Moving the Industry Forward

While almost 75% of Green Index respondents believe that the building industry is headed in the right direction regarding climate change, and 54 percent believe architects are responsible for developing and implementing solutions to this issue, the survey also shows that there is still significant opportunity for architects to deliver on green building practices. Although 50% of architects reported having clients inquire about green building on the majority of their projects, only 30% of architects actually implemented green building elements in their projects. In addition, only 10% of architects are currently measuring the carbon footprint of their projects.

"We are encouraged that the 2007 Green Index shows a growing number of architects practicing green building," said Phil Bernstein, FAIA, LEED AP, Autodesk Vice President of AEC Industry Strategy and Relations. "Since only 10% of architects are currently measuring the carbon footprint of their projects, Autodesk recognizes a need to make this an easier and more efficient process using new and existing technology solutions. We look forward to continued cooperation with the AIA to help architects use technology to design more environmentally responsible buildings."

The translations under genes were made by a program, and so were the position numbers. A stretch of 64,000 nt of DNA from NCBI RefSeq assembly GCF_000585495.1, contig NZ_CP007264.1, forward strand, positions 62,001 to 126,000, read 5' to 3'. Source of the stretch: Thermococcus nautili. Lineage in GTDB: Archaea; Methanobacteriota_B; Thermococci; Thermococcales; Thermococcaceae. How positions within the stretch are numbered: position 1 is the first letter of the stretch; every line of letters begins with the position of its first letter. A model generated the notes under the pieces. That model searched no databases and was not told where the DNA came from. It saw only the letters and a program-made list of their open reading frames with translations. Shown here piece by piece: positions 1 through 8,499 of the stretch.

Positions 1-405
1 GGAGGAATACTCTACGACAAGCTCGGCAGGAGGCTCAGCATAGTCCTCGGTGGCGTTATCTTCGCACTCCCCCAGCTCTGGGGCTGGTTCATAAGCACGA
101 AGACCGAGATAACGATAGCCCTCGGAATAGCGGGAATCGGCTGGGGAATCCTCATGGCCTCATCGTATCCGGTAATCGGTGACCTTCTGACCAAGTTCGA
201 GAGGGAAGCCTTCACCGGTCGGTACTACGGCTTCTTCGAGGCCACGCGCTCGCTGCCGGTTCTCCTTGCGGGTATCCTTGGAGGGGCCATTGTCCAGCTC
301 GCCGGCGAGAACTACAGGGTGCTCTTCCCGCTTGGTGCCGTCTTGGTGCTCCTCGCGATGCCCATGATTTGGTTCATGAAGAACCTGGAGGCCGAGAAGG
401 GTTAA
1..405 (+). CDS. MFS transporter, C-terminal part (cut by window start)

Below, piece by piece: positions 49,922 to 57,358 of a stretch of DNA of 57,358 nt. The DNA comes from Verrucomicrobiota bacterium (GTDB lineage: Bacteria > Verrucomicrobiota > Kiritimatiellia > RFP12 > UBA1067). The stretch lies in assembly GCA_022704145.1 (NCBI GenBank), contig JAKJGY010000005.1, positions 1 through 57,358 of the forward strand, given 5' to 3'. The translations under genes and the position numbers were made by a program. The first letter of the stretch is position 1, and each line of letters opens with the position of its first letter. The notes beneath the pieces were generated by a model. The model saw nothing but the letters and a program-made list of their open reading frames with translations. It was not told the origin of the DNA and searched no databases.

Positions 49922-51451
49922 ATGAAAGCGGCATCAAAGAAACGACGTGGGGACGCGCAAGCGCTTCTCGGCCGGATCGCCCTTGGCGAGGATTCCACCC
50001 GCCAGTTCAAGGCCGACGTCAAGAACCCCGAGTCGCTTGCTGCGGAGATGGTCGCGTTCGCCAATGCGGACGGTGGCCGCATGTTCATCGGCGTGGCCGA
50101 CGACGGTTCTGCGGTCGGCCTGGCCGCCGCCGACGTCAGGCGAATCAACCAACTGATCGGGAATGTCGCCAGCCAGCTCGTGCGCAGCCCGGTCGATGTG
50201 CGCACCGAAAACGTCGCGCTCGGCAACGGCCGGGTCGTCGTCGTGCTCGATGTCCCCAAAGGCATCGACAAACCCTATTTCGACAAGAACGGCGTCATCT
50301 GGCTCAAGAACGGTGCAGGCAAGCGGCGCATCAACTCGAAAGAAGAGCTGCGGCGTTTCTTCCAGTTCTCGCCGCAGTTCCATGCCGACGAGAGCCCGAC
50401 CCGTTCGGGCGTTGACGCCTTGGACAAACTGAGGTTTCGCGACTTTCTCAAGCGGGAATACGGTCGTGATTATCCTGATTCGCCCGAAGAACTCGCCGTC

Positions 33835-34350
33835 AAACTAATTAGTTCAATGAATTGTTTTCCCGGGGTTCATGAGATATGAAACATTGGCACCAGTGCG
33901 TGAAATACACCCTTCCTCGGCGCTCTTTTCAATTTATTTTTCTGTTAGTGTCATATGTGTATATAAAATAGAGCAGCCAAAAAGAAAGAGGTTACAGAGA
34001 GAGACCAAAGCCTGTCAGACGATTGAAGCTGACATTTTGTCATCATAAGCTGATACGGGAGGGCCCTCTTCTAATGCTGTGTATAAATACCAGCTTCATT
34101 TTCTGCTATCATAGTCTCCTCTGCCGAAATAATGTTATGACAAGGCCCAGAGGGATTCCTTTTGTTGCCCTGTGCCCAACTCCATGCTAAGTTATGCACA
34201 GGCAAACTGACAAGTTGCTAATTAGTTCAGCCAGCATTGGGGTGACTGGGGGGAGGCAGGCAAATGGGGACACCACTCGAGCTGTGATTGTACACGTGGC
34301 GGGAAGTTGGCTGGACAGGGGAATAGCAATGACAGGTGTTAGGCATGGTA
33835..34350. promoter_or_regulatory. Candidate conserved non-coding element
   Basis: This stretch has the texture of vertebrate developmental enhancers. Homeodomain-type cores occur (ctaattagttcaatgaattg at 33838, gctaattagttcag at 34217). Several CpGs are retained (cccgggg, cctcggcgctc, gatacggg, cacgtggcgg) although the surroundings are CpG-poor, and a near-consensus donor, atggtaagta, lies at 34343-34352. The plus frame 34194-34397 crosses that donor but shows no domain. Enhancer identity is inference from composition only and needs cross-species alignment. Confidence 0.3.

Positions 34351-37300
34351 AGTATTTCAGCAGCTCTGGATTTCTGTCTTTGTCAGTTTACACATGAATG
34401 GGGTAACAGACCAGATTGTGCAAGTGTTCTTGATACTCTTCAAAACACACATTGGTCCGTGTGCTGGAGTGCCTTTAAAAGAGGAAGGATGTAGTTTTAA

When asked what green building efforts they expect to adopt in the next five years, over half the respondents said they will be using tools to enable the prediction and evaluation of the environmental impact and lifecycle of the building materials used in their projects, a 36% increase from today. 56% of respondents also stated that they will be using design software to evaluate and explore alternative building materials to maximize energy performance and minimize their environmental footprint.

Research Methods


The Autodesk/AIA Green Index was conducted online by StrategyOne Research in October 2007 among 347 practicing architects in the United States. The architects were questioned on their use of 14 green design practices: five years ago, over the previous 12 months, and their expected use five years from now. The design practices were based on the U.S. Green Building Council's LEED (Leadership in Energy and Environmental Design) standards.

The architects who responded to the survey come from a mix of design practices. 44% are predominantly involved with commercial projects, 32 percent with institutional, 20 percent with single family homes, and 4 percent with industrial projects. Sixty-two percent of the architects have 15 or more years of experience. Additionally, 88% of the architects have received training or continuing education on the subject of green buildings. The full report is available on the Autodesk Web site at http://www.autodesk.com/green.












         
 

Comments on: "For the first time AIA/Autodesk Green Building Index cites owner demand as biggest driver  "